3. Card and board games played outside Class I or II gambling establishments, and games run by amusement parks or carnival/fairground operators at carnivals/fairgrounds, trade fairs or other fairs in similar circumstances; or games organised occasionally and not more than four times per year by local associations on the occasion of special events or by a de facto association for a social or charitable cause; or by not-for-profit associations for a social or charitable cause, requiring only a very small bet and affording the player or gambler only a low-value material advantage.

 

The Crown determines, in application of points 2 and 3, the detailed conditions of the type of establishment, the type of game, the amount of the bet, the profit that can be obtained and the average hourly loss.

 

The Department of Justice is currently studying a draft Royal Decree fixing the amount of this very small bet and low-value material advantage. Therefore, until this Royal Decree is published it is forbidden to run ’small games of chance’

 

Note that games that do not meet the definition of a game of chance (presence of a bet, possibility to win/lose, presence of a chance or non-chance element) are not banned. For example, a free black jack evening. If you wish to advertise such events, please communicate clearly to avoid creating confusion with the Police and ensure you are not faced with a Police raid.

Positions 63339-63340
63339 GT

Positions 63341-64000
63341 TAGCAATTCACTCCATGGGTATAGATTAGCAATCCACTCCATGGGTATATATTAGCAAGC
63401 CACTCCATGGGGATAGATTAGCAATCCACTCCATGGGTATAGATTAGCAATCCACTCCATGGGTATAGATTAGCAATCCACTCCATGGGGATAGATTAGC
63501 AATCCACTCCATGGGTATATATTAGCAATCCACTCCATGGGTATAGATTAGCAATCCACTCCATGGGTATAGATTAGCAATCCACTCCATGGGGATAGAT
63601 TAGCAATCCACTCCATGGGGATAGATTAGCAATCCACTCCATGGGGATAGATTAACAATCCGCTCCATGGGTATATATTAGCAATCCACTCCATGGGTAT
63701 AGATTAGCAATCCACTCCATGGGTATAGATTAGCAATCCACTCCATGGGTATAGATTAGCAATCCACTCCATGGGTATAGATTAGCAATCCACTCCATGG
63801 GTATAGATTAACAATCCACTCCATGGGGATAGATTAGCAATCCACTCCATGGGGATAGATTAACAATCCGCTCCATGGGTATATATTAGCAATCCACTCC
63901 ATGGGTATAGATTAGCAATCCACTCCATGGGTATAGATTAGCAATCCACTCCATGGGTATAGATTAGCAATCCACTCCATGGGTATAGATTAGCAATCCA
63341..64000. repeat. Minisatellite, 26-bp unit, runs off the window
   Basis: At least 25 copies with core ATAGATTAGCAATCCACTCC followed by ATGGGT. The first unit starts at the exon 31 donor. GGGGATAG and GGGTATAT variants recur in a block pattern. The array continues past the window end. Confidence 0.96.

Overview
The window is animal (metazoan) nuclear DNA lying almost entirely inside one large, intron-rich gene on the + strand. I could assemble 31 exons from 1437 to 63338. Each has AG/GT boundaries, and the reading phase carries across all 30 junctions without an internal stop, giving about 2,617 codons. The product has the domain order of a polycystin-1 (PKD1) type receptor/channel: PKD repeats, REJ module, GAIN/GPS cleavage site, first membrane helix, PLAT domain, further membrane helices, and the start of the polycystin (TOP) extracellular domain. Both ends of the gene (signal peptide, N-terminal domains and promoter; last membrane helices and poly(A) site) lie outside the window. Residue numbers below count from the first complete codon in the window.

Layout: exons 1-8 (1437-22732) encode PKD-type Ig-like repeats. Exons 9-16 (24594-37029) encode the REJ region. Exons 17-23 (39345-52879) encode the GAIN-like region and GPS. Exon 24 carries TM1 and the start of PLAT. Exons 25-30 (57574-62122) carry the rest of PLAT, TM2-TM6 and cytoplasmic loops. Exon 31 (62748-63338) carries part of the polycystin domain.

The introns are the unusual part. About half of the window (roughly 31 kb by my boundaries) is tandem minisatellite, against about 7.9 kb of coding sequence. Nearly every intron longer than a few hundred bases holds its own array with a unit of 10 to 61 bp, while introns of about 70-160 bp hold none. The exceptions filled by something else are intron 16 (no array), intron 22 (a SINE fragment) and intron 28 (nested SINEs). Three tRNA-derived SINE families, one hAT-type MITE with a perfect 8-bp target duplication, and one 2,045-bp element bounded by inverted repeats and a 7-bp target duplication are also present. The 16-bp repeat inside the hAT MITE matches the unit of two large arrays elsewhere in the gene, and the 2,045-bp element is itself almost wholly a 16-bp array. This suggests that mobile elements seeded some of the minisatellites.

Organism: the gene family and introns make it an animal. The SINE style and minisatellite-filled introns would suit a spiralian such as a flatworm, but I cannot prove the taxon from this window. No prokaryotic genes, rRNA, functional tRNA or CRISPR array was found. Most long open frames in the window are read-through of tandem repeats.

Nevertheless, in the absence of a Royal Decree, the Gambling Commission (Kansspelskommissie) has set priorities for its repressive policy. It is highly advisable to contact the local Police or Public Prosecutor’s Office if you meet the specified conditions.

 

The Gambling Commission has decided that the following files will be prioritised, i.e. when:

•    The Police or Public Prosecutor’s Office have doubts and information that the bets and payouts are higher than notified in the circular from the College of Prosecutors-General (0.20 ct per game and maximum of €6.20 profit)

•    There are only cash games and no tournament

•    Minors (-18 years old) are present

• A commercial circuit is in operation

• There is advertising of illegal websites or facilities acting as sponsors

• People known from the criminal circuit are acting as organisers or are present

 

A file is not a priority when:

• There is a tournament, once per month, costing not more than €20 for registration or membership.

 

It makes no difference whether the amounts are in money or material prizes. Both are considered forms of profit and, i.a., go to justify classification as a game of chance. If you are excessive with material prizes it is more likely that the Police or Public Prosecutor will react.

Which regulation applies to tombolas?

Tombolas are a form of lottery and fall under the Lottery Law of 31 December 1851. If you would like to organize a tombola, please contact your municipality (in case of a municipal lottery), your province (in case of a provincial lottery) or the FPS Home Affairs (in case of a national lottery).

Contact details FPS Home Affairs:

FR: Ronald RASNEUR - 02/518.24.55 - ronald.rasneur@rrn.fgov.be

NL: Martien BOVIJN - 02/518.20.89 - martien.bovijn@rrn.fgov.be